Canon EF 135mm f/2 L – The Canon 135mm f/2 is classic Canon lens and highly regarded for image quality and its ability to produce narrow depth of field and smooth bokeh. This lens is in excellent “near mint” condition — no scratches or blemishes. Lens, caps, hood, pouch, original box. $875. – SOLD
Canon EF 85mm f/1.8 – This is one of Canon’s best non-L lenses, and many regard it as a worthy (and much less expensive!) alternative to the excellent 85mm L. It is in excellent condition — no scratches or blemishes. Lens, caps, 3rd party hood*, original box. $300. (Canon does not include a hood with this lens.) –SOLD
Canon EF 17-40mm f/4 L – This is a fine workhorse landscape lens, and it is a core lens in the kit of many Canon landscape photographers. The lens is in excellent condition, with some cosmetic blemishes on the lens hood. Lens, caps, hood, original box. $610. –SOLD
I prefer an in-person sale to someone in the San Francisco Bay Area, but I may consider other arrangements. Email email@example.com.
* The process for getting the listed “final costs” above requires several steps. First, use the links to go to the B&H page where you’ll see the regular list price. Add the item to your cart and a new, lower price will appear. Then make sure to download the Canon mail-in rebate form, read the terms, and then fill it out carefully and mail it after you receive your lens.
I just received word that the price on the Canon 70-200mm f/2.8 L IS II has been reduced significantly for a limited time by the combination of a sale price, a rebate offer, and a “4% reward” program at site sponsor B&H. These factors reduce your final cost for this $2500 list price lens to $1899 – before the “4% reward” kicks in, and that should be worth another $75+ or so.
Since this is a “hidden” deal, there are a few instructions to follow:
Add it to your cart and the price at checkout will be $2199.
A $300 cash-back rebate offer reduces your cost to $1899 – be sure to get the rebate form from the order page.
B&H offers and additional “4% reward” that you can use for other purchases at B&H.
If this is a lens that you have been considering, this might be a great time to pick one up! (Update: B&H sent me an email on the morning of Thursday, 11/14 to say that this is a limited offer and that it ends very soon… so don’t wait too long!)
(In another forum someone asked a question – actually, more like posed a challenge – related to how much usable detail and quality could be extracted from a raw file that contained areas of very low luminosity, as could happen with a badly underexposed image or with an image of a scene with a very large dynamic range. Since I went to the work of responding and illustrating my response, I figured that I might as well share it here, too. With minor revisions, here it is.)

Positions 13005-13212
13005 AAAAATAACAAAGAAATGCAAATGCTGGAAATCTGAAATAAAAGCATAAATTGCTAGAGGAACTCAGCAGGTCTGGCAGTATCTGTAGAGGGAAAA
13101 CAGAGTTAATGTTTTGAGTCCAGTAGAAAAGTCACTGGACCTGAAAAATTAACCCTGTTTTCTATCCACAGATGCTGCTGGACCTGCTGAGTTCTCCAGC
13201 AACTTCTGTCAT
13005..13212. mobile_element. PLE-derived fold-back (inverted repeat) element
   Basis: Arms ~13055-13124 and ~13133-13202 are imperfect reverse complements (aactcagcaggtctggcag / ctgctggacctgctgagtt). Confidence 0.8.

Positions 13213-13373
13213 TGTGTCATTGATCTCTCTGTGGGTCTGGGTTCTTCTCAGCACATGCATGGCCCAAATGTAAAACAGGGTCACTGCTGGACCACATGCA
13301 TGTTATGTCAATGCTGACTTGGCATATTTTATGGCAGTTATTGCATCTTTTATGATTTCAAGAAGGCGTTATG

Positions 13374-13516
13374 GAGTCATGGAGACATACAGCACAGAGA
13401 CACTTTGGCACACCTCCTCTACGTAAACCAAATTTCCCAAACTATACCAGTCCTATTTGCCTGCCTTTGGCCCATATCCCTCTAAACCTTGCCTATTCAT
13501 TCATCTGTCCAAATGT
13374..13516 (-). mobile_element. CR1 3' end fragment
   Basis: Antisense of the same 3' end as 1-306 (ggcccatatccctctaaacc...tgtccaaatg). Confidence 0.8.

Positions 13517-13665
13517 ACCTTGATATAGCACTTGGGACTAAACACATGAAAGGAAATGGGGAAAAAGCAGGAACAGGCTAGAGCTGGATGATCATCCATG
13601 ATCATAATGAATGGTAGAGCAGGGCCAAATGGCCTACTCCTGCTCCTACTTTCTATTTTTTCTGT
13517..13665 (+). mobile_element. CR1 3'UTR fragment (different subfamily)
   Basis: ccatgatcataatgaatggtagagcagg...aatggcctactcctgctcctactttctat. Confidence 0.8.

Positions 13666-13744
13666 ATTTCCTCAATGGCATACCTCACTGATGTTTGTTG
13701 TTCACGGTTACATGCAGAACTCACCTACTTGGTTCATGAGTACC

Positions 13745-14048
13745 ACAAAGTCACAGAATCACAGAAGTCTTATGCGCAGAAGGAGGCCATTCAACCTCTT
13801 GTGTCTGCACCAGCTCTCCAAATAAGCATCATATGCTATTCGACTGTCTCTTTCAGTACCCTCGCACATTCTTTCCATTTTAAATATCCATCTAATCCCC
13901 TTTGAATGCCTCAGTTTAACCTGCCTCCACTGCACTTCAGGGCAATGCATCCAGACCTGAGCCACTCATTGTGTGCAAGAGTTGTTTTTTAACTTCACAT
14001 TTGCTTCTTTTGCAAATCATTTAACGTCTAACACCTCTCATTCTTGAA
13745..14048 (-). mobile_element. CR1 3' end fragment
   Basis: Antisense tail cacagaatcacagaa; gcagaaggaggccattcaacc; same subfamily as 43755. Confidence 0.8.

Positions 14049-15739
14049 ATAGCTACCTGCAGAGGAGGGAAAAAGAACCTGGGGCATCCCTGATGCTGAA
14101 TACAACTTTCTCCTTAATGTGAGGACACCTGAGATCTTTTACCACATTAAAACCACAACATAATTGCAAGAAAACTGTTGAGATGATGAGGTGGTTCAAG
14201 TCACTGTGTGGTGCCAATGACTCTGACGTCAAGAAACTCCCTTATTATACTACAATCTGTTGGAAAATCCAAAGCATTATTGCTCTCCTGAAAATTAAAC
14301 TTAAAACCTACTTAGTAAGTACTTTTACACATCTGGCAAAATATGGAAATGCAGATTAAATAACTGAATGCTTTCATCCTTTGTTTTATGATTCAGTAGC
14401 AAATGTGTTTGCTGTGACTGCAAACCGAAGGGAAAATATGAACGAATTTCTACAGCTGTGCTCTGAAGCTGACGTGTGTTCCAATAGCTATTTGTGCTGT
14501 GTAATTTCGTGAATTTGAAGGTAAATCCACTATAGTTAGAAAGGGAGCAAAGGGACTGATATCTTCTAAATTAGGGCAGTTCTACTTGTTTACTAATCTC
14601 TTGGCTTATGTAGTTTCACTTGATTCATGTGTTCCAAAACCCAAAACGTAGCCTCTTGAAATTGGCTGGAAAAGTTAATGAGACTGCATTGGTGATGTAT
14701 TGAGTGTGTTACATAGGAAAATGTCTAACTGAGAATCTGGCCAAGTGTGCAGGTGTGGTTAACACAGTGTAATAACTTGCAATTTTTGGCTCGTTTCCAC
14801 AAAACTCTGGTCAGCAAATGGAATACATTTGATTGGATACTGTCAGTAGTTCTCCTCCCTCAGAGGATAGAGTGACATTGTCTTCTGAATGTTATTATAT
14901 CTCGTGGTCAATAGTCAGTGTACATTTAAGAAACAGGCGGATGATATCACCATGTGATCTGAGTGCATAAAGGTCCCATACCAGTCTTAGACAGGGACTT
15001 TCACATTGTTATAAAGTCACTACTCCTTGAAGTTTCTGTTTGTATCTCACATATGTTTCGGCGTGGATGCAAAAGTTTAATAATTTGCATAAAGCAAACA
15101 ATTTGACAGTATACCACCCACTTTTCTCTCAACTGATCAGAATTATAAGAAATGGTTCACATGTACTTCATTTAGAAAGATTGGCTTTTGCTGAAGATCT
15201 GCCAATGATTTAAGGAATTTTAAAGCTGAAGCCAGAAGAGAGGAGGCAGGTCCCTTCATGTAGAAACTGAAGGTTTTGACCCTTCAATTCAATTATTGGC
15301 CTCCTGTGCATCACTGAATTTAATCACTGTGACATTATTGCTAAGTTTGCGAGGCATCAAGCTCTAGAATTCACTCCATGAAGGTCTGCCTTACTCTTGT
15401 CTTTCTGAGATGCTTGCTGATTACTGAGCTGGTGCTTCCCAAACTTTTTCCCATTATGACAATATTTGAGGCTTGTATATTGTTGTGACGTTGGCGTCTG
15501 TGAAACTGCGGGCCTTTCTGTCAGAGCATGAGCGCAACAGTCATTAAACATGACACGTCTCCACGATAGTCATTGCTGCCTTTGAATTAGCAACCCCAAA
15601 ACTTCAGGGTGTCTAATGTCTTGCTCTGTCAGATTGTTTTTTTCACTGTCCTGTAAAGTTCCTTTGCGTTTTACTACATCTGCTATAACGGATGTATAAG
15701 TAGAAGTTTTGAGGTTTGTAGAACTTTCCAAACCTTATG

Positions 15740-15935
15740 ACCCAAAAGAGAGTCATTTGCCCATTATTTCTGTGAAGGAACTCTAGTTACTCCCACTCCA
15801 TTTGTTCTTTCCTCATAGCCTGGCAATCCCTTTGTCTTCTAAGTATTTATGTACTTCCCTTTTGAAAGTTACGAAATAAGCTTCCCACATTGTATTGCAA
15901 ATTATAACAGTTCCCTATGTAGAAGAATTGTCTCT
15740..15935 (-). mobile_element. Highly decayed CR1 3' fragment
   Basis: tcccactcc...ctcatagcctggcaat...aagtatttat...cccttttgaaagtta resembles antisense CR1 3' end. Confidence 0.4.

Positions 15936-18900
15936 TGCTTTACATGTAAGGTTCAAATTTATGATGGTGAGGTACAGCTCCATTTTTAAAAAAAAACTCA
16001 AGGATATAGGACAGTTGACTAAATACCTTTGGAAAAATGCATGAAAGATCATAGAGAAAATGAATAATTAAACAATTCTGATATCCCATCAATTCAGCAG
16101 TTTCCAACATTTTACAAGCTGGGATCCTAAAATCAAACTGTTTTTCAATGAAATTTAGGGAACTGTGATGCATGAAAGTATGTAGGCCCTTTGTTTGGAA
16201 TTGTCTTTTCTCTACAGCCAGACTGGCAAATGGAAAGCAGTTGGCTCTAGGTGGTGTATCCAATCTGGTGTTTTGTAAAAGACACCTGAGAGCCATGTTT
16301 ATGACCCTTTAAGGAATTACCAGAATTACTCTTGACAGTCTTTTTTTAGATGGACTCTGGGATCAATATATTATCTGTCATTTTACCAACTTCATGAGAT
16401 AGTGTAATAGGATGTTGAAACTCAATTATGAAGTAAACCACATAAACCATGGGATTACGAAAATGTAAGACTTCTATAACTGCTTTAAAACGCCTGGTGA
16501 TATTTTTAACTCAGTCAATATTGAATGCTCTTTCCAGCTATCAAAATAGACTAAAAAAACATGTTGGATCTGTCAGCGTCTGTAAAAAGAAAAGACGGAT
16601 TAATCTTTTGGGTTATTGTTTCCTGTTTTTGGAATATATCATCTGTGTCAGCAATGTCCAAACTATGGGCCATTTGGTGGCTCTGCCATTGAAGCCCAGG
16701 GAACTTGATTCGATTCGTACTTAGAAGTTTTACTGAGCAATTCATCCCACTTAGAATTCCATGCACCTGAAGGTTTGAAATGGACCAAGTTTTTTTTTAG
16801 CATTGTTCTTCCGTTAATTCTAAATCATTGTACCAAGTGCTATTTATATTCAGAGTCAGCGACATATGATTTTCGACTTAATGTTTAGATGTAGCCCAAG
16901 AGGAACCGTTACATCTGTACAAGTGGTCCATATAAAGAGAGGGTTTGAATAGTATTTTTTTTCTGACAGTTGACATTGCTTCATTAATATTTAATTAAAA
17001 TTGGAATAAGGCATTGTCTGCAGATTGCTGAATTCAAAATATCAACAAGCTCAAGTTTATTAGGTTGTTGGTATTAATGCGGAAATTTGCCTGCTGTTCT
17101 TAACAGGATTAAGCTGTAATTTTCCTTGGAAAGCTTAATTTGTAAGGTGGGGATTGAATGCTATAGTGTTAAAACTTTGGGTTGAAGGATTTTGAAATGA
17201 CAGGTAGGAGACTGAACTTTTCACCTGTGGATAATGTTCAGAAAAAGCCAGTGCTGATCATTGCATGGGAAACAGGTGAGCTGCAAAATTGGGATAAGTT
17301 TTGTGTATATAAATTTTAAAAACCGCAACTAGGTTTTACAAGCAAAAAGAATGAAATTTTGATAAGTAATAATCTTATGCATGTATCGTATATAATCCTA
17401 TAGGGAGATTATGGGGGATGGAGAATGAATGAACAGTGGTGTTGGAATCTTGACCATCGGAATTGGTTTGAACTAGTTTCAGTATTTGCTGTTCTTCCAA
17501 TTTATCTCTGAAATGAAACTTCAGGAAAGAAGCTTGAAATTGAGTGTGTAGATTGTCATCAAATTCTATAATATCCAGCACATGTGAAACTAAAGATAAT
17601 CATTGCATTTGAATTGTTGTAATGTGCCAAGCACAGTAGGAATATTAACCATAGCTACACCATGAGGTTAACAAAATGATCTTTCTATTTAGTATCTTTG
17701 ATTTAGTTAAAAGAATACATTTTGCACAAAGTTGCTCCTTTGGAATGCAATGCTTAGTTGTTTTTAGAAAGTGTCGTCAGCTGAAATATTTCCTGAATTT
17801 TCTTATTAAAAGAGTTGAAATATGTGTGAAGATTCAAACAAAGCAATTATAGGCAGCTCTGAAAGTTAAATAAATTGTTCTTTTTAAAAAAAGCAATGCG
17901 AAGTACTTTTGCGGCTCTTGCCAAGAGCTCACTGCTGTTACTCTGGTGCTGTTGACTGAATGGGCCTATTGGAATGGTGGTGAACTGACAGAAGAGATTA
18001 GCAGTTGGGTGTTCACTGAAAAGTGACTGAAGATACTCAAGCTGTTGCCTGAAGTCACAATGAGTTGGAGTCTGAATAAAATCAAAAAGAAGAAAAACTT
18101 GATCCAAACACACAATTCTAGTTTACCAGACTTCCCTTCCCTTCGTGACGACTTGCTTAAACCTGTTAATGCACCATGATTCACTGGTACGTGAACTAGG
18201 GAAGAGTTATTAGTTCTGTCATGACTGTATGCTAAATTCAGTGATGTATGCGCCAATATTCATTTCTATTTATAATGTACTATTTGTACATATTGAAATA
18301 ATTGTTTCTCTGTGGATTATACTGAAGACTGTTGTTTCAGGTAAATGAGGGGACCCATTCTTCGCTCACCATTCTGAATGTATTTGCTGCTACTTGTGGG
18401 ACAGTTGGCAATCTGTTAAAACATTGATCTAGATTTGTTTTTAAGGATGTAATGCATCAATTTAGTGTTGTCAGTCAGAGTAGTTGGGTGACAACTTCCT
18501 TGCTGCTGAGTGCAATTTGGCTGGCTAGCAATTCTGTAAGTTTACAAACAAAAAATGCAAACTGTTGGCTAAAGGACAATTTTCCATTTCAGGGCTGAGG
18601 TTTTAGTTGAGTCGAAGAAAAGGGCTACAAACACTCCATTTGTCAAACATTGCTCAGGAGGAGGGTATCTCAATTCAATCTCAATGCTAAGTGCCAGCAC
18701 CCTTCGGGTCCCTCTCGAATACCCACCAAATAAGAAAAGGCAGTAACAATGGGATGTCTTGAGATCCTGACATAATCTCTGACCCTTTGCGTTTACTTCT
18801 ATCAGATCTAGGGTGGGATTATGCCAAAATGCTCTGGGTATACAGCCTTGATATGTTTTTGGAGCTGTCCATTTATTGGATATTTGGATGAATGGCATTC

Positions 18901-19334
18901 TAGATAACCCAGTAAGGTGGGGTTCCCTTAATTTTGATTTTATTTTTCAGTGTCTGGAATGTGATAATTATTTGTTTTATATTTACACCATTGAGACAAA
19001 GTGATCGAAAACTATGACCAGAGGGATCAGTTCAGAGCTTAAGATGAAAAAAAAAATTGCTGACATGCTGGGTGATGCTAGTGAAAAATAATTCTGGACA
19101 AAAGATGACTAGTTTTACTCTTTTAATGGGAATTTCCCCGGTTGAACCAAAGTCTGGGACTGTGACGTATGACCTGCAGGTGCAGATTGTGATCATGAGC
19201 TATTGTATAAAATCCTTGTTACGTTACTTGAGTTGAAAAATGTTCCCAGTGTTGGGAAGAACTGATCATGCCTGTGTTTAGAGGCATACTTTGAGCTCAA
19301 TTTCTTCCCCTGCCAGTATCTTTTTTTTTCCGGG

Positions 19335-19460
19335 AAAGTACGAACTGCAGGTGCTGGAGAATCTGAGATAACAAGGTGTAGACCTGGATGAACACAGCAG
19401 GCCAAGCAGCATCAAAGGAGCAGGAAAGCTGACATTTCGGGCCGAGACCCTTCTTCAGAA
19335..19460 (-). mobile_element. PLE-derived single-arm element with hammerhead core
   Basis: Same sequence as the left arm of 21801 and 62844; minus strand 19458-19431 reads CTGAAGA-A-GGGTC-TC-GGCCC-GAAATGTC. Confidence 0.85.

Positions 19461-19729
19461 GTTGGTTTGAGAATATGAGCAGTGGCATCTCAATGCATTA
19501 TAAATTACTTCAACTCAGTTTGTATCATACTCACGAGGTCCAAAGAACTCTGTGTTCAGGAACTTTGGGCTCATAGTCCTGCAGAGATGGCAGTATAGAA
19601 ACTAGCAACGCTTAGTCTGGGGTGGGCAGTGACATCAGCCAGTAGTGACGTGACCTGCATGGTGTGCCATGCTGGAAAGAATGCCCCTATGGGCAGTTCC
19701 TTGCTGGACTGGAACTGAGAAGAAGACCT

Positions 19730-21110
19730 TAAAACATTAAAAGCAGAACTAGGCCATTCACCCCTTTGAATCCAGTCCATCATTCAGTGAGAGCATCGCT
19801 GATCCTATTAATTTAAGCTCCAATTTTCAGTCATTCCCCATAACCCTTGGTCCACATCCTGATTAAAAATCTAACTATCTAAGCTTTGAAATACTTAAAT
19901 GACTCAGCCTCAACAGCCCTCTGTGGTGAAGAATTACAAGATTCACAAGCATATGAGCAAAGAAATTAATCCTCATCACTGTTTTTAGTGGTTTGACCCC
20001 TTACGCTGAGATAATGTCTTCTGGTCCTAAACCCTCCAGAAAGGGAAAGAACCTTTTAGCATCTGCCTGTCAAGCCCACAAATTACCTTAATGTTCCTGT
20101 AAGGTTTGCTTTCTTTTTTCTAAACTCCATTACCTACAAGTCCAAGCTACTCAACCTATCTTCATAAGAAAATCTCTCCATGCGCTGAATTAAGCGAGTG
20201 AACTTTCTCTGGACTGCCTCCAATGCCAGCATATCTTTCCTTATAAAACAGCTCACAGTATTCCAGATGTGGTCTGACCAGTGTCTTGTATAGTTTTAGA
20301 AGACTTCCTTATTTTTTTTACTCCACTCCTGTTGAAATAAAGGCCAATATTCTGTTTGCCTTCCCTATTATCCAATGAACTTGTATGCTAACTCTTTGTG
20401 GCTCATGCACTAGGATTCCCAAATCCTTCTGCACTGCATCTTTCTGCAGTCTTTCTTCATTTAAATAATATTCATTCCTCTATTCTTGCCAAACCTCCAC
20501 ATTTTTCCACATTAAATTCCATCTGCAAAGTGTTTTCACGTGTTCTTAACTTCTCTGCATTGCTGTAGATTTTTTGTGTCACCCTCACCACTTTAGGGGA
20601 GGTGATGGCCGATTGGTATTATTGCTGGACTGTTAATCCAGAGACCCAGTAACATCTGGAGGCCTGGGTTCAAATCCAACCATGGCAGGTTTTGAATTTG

First, I actually have a “real” version of this photograph in which highlights were slightly blown, but which I preferred to use since I could bring them back in post and get a bit more shadow detail to start with. (It looks a bit bright to me as an on-screen jpg, but it makes a fine print.) That photograph ended up looking like this:
This photograph and the other I’ll move to below were both shot from a tripod with a Canon EOS 5D Mark II at ISO 100 using the Canon EF 24-105mm f/4L IS at f/16. While the “keeper” used for the photograph above had a 1/4 second exposure, the example I’ll use below was shot at 1/30 second.
The exposure challenge in this scene was the very large dynamic range between the bright spot of sky at the head of the canyon and the much darker colorful foliage in relatively deep shadow in the foreground. Exposing for optimal quality in the foreground would completely blow out the sky, while exposing for the sky would necessarily grossly underexpose the foreground.
I originally thought that I might like to have four bracketed exposures in case that would let me produce a better final image via layer blending, but it turned out to be unnecessary and the final image (as shown above) has a single source file with no blending. However, this means that I still happen to have one very badly underexposed (by three stops) version at 1/30 second which I’ll use here as the starting point for what I plan to illustrate in this post. Follow along with me and see what I can do with the very underexposed version of the file… Continue reading Post-Processing: A Shadow Recovery Example→